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Alcohol drinking and bladder cancer risk: a meta-analysis.
Ann Oncol 2012; 23(6):1586-93AO

Abstract

BACKGROUND

We aimed at investigating the risk of bladder cancer at different levels of alcohol consumption by conducting a meta-analysis of epidemiological studies.

PATIENTS AND METHODS

In October 2010, we carried out a systematic literature search in the Medline database, using PubMed. We identified 16 case-control and 3 cohort studies, including a total of 11 219 cases of bladder cancer, satisfying the inclusion criteria for this meta-analysis. Moderate alcohol intake was defined as <3 drinks per day (i.e. <37.5 g of ethanol per day) and heavy intake as ≥3 drinks/day. Pooled estimates of the relative risks (RR) and the corresponding 95% confidence intervals (CI) were calculated using random effects models.

RESULTS

Compared with non-drinkers, the pooled RRs of bladder cancer were 1.00 (95% CI 0.92-1.09) for moderate and 1.02 (95% CI 0.78-1.33) for heavy alcohol drinkers. When we excluded four studies that did not adjust for tobacco smoking, the corresponding estimates were 0.98 (95% CI 0.89-1.07) and 0.97 (95% CI 0.72-1.31).

CONCLUSIONS

This meta-analysis of epidemiological studies provides definite evidence on the absence of any material association between alcohol drinking and bladder cancer risk, even at high levels of consumption.

Authors+Show Affiliations

Department of Epidemiology, Mario Negri Institute for Pharmacological Research, Milan, Italy. claudio.pelucchi@marionegri.itNo affiliation info availableNo affiliation info availableNo affiliation info availableNo affiliation info availableNo affiliation info availableNo affiliation info availableNo affiliation info availableNo affiliation info availableNo affiliation info availableNo affiliation info available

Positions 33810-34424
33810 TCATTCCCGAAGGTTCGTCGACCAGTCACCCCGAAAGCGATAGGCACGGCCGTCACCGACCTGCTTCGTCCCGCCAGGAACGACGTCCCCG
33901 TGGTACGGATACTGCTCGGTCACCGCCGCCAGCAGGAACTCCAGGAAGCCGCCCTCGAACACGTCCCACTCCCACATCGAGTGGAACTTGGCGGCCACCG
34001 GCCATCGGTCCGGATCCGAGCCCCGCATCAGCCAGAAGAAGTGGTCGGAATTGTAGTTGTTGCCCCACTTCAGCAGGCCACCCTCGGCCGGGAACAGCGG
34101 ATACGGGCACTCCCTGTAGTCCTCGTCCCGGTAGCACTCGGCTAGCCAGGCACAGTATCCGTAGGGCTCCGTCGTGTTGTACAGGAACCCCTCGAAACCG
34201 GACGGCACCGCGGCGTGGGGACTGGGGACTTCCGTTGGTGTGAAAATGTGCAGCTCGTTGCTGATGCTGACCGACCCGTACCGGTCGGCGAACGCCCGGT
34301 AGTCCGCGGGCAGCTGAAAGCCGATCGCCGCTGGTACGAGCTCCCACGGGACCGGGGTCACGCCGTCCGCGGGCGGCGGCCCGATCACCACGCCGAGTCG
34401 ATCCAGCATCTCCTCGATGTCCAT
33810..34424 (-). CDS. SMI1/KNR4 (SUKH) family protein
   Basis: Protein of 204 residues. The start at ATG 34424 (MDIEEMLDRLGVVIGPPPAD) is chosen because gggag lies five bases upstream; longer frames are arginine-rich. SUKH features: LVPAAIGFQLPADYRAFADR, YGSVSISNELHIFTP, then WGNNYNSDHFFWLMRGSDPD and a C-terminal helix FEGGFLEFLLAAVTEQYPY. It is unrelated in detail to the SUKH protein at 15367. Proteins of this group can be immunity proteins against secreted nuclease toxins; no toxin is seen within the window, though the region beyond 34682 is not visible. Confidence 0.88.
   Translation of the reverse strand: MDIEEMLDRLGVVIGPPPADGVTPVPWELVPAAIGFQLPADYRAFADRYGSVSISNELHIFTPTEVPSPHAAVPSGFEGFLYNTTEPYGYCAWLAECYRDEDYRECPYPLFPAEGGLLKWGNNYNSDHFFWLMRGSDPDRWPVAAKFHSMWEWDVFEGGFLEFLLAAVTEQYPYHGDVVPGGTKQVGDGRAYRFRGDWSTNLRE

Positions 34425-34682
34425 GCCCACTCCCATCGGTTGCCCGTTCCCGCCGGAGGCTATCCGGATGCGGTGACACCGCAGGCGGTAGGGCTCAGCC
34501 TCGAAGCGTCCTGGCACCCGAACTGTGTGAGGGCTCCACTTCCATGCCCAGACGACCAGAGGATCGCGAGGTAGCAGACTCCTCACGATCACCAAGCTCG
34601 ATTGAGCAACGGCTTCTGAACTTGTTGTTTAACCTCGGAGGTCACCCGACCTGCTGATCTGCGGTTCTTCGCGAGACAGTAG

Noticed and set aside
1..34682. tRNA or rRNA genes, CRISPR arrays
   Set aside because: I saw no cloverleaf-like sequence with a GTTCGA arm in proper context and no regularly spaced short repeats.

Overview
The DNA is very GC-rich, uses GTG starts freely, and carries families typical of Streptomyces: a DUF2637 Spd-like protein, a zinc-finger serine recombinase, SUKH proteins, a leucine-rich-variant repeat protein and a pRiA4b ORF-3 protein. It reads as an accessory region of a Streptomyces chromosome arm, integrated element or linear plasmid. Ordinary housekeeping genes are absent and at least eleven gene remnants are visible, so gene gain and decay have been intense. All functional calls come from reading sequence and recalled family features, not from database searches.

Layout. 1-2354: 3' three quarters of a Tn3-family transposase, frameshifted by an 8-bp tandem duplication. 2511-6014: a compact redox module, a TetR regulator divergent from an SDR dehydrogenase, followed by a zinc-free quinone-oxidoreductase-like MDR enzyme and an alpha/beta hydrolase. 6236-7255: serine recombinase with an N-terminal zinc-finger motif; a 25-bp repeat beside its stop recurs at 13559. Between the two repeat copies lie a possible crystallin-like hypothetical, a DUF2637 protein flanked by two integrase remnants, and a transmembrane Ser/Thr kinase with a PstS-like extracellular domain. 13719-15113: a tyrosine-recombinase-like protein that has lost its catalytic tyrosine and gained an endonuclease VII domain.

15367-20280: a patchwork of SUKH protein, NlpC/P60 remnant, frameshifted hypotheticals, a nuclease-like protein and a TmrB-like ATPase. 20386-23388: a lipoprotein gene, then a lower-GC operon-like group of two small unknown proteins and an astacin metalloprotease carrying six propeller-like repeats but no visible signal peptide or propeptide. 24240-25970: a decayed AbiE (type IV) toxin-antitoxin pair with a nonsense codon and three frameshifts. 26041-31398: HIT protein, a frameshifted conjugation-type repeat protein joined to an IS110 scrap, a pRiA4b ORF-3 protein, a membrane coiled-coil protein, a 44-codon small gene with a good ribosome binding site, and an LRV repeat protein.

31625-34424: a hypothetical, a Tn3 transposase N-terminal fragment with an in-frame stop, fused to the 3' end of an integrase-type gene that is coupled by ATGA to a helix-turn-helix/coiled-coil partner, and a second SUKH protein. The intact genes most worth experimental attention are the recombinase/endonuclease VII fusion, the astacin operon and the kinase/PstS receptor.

Pub Type(s)

Journal Article
Meta-Analysis
Research Support, Non-U.S. Gov't

Language

eng

PubMed ID

22039083

Citation

Pelucchi, C, et al. "Alcohol Drinking and Bladder Cancer Risk: a Meta-analysis." Annals of Oncology : Official Journal of the European Society for Medical Oncology, vol. 23, no. 6, 2012, pp. 1586-93.
Pelucchi C, Galeone C, Tramacere I, et al. Alcohol drinking and bladder cancer risk: a meta-analysis. Ann Oncol. 2012;23(6):1586-93.
Pelucchi, C., Galeone, C., Tramacere, I., Bagnardi, V., Negri, E., Islami, F., ... La Vecchia, C. (2012). Alcohol drinking and bladder cancer risk: a meta-analysis. Annals of Oncology : Official Journal of the European Society for Medical Oncology, 23(6), pp. 1586-93. doi:10.1093/annonc/mdr460.
Pelucchi C, et al. Alcohol Drinking and Bladder Cancer Risk: a Meta-analysis. Ann Oncol. 2012;23(6):1586-93. PubMed PMID: 22039083.
* Article titles in AMA citation format should be in sentence-case
TY - JOUR T1 - Alcohol drinking and bladder cancer risk: a meta-analysis. AU - Pelucchi,C, AU - Galeone,C, AU - Tramacere,I, AU - Bagnardi,V, AU - Negri,E, AU - Islami,F, AU - Scotti,L, AU - Bellocco,R, AU - Corrao,G, AU - Boffetta,P, AU - La Vecchia,C, Y1 - 2011/10/29/ PY - 2011/11/1/entrez PY - 2011/11/1/pubmed PY - 2012/9/21/medline SP - 1586 EP - 93 JF - Annals of oncology : official journal of the European Society for Medical Oncology JO - Ann. Oncol. VL - 23 IS - 6 N2 - BACKGROUND: We aimed at investigating the risk of bladder cancer at different levels of alcohol consumption by conducting a meta-analysis of epidemiological studies. PATIENTS AND METHODS: In October 2010, we carried out a systematic literature search in the Medline database, using PubMed. We identified 16 case-control and 3 cohort studies, including a total of 11 219 cases of bladder cancer, satisfying the inclusion criteria for this meta-analysis. Moderate alcohol intake was defined as <3 drinks per day (i.e. <37.5 g of ethanol per day) and heavy intake as ≥3 drinks/day. Pooled estimates of the relative risks (RR) and the corresponding 95% confidence intervals (CI) were calculated using random effects models. RESULTS: Compared with non-drinkers, the pooled RRs of bladder cancer were 1.00 (95% CI 0.92-1.09) for moderate and 1.02 (95% CI 0.78-1.33) for heavy alcohol drinkers. When we excluded four studies that did not adjust for tobacco smoking, the corresponding estimates were 0.98 (95% CI 0.89-1.07) and 0.97 (95% CI 0.72-1.31). CONCLUSIONS: This meta-analysis of epidemiological studies provides definite evidence on the absence of any material association between alcohol drinking and bladder cancer risk, even at high levels of consumption. SN - 1569-8041 UR - https://www.unboundmedicine.com/medline/citation/22039083/Alcohol_drinking_and_bladder_cancer_risk:_a_meta_analysis_ L2 - https://academic.oup.com/annonc/article-lookup/doi/10.1093/annonc/mdr460 DB - PRIME DP - Unbound Medicine ER -